I also have a fear of the woods at night. And that crap is legit.
Have you ever stood in the blackness of a forest, on a moonless night, with no light to shine your way? I have.
In 2001, my Dad took me on a bear hunt with him. Our guides dropped us off at tree stands, and instructed us to head down to the dirt horse trail at a certain time each night to meet them there. I did as I was told, and they didn’t come.
I remember standing there, enjoying the giant and majestic pines that towered over me. I remember deeply inhaling the air where cars and buses and factories hadn’t yet dirtied it. It was humbling. And majestic. And then, it became scary as all get-up.
When the sun goes down in the woods, everything slowly turns black around you. Even though the sky is still lit, and you know that somewhere in the distance, the sun is still setting, the trees bring darkness prematurely, and soon you cannot see anything except the black waving tips of their tops above you.
I didn’t have a flashlight. I just had my bow and arrow, a safety pistol, and a backpack full of empty snack wrappers inside. With each moment that passed, even the tips of the trees became indistinguishable from the black sky above them. Silence set in as the birds went to sleep. The wind stopped pushing its gentle way through all the heavy branches. And the world went still.
Which is terrifying if you can’t see a damned thing.
And I couldn’t see anything. Not even the outline of my hand in front of my face. And I was there in that darkness for at least an hour.
Was that a cougar? I heard a twig snap somewhere far in the distance. What the hell was that?! A bear?! I heard the crunch of leaves not too far off. Soon my thoughts began racing to other, more fantastic, and terrifying, and impossible realities. I would die there that night. There was no question.
Luckily, I didn’t. The big, bearded, burly men who gave me my first glimpse of chewing tobacco awfulness, finally showed up with a horse to saddle up on.
But there would be no bearded men coming to my rescue the night I found myself in the blackness of the woods once more, this time with a small half naked child struggling in my arms.
A few years back, I decided to take Noah on a camping trip. Just me, and him. Father and son. Best pals… Bond in the woods. Pitch a tent. Roast marshmallows. Tell stories. And all that other good-dad nature stuff.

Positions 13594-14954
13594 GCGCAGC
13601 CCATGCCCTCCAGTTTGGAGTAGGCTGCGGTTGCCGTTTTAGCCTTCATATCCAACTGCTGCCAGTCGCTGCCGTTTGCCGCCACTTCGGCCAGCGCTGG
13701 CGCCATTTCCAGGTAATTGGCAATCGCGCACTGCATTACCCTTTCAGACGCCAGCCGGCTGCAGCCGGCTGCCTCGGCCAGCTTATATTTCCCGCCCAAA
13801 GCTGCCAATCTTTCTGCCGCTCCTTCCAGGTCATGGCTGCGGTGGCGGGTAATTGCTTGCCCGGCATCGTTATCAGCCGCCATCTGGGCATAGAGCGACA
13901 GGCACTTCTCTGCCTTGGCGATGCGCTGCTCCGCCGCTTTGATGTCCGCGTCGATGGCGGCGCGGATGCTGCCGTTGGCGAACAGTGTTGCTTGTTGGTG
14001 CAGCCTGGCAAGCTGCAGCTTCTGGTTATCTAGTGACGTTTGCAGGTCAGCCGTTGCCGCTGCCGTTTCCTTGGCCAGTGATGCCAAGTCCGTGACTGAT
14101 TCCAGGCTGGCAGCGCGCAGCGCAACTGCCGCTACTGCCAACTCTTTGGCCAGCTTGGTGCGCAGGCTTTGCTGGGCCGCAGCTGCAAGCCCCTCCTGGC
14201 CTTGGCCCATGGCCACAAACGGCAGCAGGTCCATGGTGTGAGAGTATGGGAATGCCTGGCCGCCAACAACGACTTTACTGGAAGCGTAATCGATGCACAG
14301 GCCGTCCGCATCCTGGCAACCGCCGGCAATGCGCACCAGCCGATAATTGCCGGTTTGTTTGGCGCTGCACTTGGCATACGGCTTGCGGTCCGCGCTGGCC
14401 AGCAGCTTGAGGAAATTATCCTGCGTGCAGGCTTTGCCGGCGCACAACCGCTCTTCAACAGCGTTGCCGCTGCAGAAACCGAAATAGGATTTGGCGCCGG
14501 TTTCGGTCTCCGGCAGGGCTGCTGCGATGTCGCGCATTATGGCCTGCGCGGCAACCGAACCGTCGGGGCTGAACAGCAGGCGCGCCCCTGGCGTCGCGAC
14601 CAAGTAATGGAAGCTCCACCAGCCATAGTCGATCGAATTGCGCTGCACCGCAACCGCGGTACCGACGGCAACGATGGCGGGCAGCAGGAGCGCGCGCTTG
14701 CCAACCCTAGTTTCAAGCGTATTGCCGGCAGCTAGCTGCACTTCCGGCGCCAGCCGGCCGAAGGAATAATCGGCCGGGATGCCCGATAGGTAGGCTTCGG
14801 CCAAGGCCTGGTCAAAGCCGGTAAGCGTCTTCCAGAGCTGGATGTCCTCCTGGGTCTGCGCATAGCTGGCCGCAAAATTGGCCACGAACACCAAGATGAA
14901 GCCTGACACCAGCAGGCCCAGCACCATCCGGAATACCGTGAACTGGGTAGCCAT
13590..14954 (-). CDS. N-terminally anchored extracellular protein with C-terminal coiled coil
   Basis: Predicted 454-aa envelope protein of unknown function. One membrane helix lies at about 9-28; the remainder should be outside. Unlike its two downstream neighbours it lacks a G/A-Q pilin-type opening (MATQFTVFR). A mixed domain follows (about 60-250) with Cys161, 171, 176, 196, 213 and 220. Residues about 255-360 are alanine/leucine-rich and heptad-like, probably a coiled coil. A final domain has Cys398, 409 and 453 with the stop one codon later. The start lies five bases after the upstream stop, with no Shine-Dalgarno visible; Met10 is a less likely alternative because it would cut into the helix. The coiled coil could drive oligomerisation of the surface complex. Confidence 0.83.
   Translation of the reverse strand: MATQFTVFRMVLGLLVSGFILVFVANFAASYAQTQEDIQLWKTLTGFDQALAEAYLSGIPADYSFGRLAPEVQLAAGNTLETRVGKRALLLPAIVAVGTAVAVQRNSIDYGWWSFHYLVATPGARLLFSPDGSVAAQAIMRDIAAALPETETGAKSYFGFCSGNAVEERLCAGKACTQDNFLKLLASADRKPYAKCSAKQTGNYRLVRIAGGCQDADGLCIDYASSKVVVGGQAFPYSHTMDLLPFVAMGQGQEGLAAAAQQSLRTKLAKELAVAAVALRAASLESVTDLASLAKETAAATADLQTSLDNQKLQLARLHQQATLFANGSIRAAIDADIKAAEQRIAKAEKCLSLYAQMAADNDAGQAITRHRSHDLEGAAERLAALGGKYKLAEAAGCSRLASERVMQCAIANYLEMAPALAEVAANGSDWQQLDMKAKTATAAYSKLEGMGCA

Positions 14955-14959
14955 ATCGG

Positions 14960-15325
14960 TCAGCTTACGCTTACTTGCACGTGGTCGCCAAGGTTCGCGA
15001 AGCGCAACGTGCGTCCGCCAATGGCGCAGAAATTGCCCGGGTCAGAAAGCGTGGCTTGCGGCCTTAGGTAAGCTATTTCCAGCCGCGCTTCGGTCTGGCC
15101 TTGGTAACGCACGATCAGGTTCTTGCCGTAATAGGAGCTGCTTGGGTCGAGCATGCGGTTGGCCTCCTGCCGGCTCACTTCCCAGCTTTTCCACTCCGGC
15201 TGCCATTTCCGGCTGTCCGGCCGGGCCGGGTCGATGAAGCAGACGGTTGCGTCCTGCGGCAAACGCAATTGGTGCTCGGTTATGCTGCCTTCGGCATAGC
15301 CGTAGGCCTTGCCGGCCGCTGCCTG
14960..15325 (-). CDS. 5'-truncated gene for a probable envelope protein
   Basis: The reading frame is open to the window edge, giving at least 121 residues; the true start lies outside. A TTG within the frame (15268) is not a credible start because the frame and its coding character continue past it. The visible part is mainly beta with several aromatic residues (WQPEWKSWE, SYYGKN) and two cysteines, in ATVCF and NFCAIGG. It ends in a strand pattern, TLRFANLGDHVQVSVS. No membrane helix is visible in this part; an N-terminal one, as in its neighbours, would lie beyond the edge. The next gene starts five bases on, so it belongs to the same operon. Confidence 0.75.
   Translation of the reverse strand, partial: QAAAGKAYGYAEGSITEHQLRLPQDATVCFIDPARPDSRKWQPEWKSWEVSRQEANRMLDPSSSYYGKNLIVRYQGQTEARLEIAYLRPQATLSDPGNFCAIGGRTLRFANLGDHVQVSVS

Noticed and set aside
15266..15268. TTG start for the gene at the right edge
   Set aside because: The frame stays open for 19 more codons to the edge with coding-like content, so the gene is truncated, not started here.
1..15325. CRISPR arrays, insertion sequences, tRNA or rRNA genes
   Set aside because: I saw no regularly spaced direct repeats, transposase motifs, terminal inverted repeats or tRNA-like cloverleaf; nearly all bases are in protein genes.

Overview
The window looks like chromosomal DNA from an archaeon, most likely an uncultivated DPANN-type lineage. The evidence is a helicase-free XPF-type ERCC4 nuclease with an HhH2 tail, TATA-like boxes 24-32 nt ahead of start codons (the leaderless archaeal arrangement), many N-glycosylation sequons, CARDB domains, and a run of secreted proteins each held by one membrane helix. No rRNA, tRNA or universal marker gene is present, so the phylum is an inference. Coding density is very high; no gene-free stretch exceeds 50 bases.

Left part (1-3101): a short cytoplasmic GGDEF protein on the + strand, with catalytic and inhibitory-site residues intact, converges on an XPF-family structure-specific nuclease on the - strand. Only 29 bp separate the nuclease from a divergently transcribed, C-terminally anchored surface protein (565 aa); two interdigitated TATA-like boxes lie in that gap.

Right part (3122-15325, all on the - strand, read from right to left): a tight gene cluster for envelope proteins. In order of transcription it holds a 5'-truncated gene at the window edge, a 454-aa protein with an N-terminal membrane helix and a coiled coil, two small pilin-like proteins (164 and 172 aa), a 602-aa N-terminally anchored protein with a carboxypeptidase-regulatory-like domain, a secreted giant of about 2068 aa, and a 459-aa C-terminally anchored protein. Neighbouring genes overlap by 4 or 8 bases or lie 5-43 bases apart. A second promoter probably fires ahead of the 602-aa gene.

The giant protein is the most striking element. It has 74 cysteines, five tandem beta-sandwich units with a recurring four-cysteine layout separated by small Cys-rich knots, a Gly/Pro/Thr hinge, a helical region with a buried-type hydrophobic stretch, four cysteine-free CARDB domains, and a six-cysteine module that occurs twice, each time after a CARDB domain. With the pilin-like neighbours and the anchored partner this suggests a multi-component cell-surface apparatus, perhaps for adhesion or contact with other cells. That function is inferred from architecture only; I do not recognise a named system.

Now, if I have even a flicker of a candle flame worth of light, I feel safe in the woods at night, and so camping has always been enjoyable for me, what with all the lanterns, and flashlights, and fires, and cell phones, and glow sticks.
At the campfire that night, we made it through thirty seven renditions of my favorite camping song from when I was a child, because when you’re a kid, singing a new fun song only two or three times just won’t do. I told the story of a friendly giant who loved to watch campsites and protect the people camping inside them from all the bad creatures in the forest. Noah told a story of how that giant got eaten by the bad creatures and then the bad creatures ate the campers. Thanks, pal.
It was romantic, our night together. Everything that dads are hoping for when they take their kids away from society for a night or two.
Eventually, we peed one last time on the tree behind our tent together, we poured water on the fire, we crawled inside of our sleeping bags which we had zipped together, we turned out the lantern, and we snuggled in a way that we both felt safer and warmer. The only light in the tent belonged to Noah’s glow stick which he had taken from around his neck and was holding tight in one hand.
He fell asleep more or less instantly. The effort and energy he had put into our day so far was acting like a horse tranquilizer on his tiny body. I lay there for some time, curling his hair in my fingers, watching his glow stick until my own eyes became heavy and a welcomed blackness settled in.
“Daddy! I have to poop!” Noah whimpered at me hours later. I didn’t know how long we had been out. At some point he had wiggled his way to the other end of the sleeping bag. Everything was black.
I grumbled in response.
“Daddy, I have to poop, bad!” he said.
“Okay buddy, okay,” I said as I sat up and started fumbling for the lantern without luck. I saw no sign of his glow stick. We were in perfect darkness. “I gotta find the lantern, hold on.” Again, I began digging in my drunken sleepiness.
His request became even more panicked. “Dad, I’m gonna poop! I’m gonna poop!”